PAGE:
Cancel culture and anti-law enforcement bias

We are serving in difficult times. We face all the traditional dangers of our jobs – crime, drugs and violence – with the added dangers of working during a pandemic. Now a new threat to law enforcement has evolved on social media: cancel culture.

The rise of cancel culture has created an online mob mentality that attempts to cancel anyone whose opinion is different than its own. With everyone taking extra precautions in our battle against the coronavirus and the continued assault on law enforcement following the inexcusable actions by a small handful of officers who were publicly condemned and punished, it has been an uneasy period to be in this profession.

If you think cancel culture is not a threat, look at what happened to our sisters serving in Hopewell Township.

Officer Sara Erwin has more 20 years on the force and is an accomplished D.A.R.E. officer. She was fired for writing on her personal Facebook page to her Facebook friends after an overnight work shift: “Last night as I left for work I had my two kids crying for me not to go to work. I don’t think I’ve ever felt the way I did last night. And then I watched people I know and others I care about going into harm’s way. I love my police family like my own.”

She also wrote: “So when you share posts and things on Facebook I’d really appreciate if you’d THINK before doing so. I’ve seen so many black lives matter [sic] hashtags in these posts. Just to let you know – they are terrorists. They hate me. They hate my uniform. They don’t care if I die.”

The post was on Erwin’s private Facebook page, and she did not identify herself by her full name. The only people who would have seen her post were her friends and she was letting them know that if they are doing #BlackLivesMatter to unfollow her or unfriend her.

This post on her personal Facebook page was not directed at an individual, and she did not even identify herself as a police officer. A second Hopewell officer, Sergeant Mandy Grey, clicked “like” on the personal Facebook post. Sergeant Grey was the first female officer hired in Hopewell and the first woman to make sergeant.

Both officers quickly found themselves in the middle of controversy. (For more details, read the cover story of this issue beginning on page 32.) The ensuing backlash to the initial Facebook post then resulted in a blatant violation of their individual right to free speech while also ignoring decades of service to community in the haste to “cancel” their careers.

This should be a warning to all of us about the potential harms of public social media posts. It may feel good to publicly express opinions, but remember people are watching, and they do not understand our responsibilities or care for our opinions.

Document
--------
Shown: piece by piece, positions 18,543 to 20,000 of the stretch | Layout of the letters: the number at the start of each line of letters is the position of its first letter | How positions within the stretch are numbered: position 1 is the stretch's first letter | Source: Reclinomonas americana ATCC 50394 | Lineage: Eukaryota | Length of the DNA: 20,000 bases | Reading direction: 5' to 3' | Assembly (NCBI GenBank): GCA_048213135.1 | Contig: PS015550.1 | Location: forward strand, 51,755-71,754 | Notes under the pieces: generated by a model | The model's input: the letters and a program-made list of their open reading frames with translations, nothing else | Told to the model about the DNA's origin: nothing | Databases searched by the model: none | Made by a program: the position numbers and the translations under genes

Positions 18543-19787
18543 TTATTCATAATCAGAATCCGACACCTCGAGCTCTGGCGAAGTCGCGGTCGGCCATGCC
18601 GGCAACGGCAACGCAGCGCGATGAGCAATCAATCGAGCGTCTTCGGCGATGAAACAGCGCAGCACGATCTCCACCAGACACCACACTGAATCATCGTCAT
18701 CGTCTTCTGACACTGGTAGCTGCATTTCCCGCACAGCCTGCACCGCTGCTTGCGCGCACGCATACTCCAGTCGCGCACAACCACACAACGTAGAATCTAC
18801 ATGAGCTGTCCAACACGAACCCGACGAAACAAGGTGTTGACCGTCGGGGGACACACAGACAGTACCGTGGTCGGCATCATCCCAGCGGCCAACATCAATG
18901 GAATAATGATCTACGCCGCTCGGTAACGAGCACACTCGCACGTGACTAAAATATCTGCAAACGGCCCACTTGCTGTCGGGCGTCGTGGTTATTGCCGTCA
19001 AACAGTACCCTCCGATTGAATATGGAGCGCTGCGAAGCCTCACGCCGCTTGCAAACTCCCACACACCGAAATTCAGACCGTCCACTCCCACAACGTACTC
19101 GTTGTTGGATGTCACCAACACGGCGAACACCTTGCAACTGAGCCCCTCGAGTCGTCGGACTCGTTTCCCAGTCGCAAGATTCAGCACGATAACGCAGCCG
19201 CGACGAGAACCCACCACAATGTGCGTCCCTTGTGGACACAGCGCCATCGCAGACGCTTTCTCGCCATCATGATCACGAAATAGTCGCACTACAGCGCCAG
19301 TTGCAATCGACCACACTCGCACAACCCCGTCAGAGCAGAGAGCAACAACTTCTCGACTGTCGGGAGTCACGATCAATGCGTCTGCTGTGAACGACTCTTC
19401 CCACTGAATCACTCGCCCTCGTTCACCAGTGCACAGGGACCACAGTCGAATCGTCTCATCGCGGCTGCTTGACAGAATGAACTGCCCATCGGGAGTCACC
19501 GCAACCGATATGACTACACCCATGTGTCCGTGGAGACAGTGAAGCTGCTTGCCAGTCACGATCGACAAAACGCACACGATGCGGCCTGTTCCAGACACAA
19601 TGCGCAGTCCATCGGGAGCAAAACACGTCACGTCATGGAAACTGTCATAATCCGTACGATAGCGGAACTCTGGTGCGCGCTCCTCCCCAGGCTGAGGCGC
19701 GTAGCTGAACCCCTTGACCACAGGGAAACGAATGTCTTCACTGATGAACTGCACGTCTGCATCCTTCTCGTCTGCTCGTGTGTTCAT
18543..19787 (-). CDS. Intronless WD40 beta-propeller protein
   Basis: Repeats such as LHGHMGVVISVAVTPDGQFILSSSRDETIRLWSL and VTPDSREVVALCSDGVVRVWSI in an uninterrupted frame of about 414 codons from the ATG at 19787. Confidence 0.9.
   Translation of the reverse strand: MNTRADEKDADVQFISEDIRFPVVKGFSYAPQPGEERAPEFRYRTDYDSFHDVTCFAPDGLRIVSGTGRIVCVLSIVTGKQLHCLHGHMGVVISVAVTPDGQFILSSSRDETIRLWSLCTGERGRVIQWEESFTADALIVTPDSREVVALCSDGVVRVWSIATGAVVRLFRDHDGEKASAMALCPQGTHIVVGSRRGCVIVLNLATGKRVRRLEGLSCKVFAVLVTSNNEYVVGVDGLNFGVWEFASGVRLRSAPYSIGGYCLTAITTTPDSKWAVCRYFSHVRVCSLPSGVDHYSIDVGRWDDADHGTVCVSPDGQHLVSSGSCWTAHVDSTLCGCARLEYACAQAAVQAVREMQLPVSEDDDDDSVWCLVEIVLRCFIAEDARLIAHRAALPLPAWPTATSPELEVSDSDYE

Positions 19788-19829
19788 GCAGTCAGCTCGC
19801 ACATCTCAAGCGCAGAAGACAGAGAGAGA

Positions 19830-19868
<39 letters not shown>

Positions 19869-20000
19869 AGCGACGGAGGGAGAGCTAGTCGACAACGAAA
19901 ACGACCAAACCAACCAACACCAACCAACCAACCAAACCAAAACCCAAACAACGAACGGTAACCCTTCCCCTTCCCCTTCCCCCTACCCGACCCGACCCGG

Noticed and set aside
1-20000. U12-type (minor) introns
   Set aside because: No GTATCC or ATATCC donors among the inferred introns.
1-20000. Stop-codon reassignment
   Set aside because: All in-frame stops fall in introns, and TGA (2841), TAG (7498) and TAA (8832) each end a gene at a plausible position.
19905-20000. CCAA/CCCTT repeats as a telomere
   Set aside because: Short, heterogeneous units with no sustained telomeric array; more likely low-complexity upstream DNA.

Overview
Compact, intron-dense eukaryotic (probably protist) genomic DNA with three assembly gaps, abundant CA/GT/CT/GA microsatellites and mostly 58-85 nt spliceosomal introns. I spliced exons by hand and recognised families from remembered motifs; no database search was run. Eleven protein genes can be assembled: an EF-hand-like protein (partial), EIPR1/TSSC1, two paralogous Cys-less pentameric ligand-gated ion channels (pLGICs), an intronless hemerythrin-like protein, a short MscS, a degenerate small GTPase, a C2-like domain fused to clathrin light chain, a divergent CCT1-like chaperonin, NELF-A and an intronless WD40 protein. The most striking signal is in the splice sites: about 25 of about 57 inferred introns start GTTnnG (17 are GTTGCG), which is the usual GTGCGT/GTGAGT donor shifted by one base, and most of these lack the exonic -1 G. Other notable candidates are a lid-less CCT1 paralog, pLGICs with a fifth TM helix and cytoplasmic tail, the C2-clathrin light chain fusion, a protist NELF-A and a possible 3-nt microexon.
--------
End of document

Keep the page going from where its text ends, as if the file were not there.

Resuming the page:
The Facebook post was investigated by the Mercer County Prosecutor’s Office and no criminal charges were filed. Then politicians in Hopewell decided to hand out their own discipline and Officer Erwin was fired. That’s right, she is being fired/canceled for expressing an opinion about a group on a personal Facebook post. And Sergeant Grey was suspended for six months and told she will lose her rank. Just for clicking “like” on a post that expressed her concern for Sara Erwin’s children and for her personal safety, as well as Officer Erwin’s concern for her brothers and sisters on the job and a personal opinion about a group.

Sara Erwin was hired by the Hopewell Township department in 2001. Mandy Grey has been employed since 1999. Both officers have been decorated public servants for more than 20 years, and neither one has any disciplinary history in their personnel files. As their colleagues would attest, these officers were always among the first and most responsive to requests to help the community.  Whether serving as D.A.R.E. officers or participating in Adopt-A-Cop efforts, Sara Erwin and Mandy Grey have been model officers.

Now Officer Erwin finds herself without a job and without healthcare, caring for two children, including one with special needs, because she posted on Facebook expressing fear and concern and asking for understanding.

Appeals in Superior Court on behalf of Sara Erwin and Mandy Grey are underway. Sara deserves her job back and Mandy should have her rank restored and her six-month suspension rescinded. This is an important lesson about cancel culture against law enforcement: Let’s be careful serving our communities and now also when we want to post opinions on social media.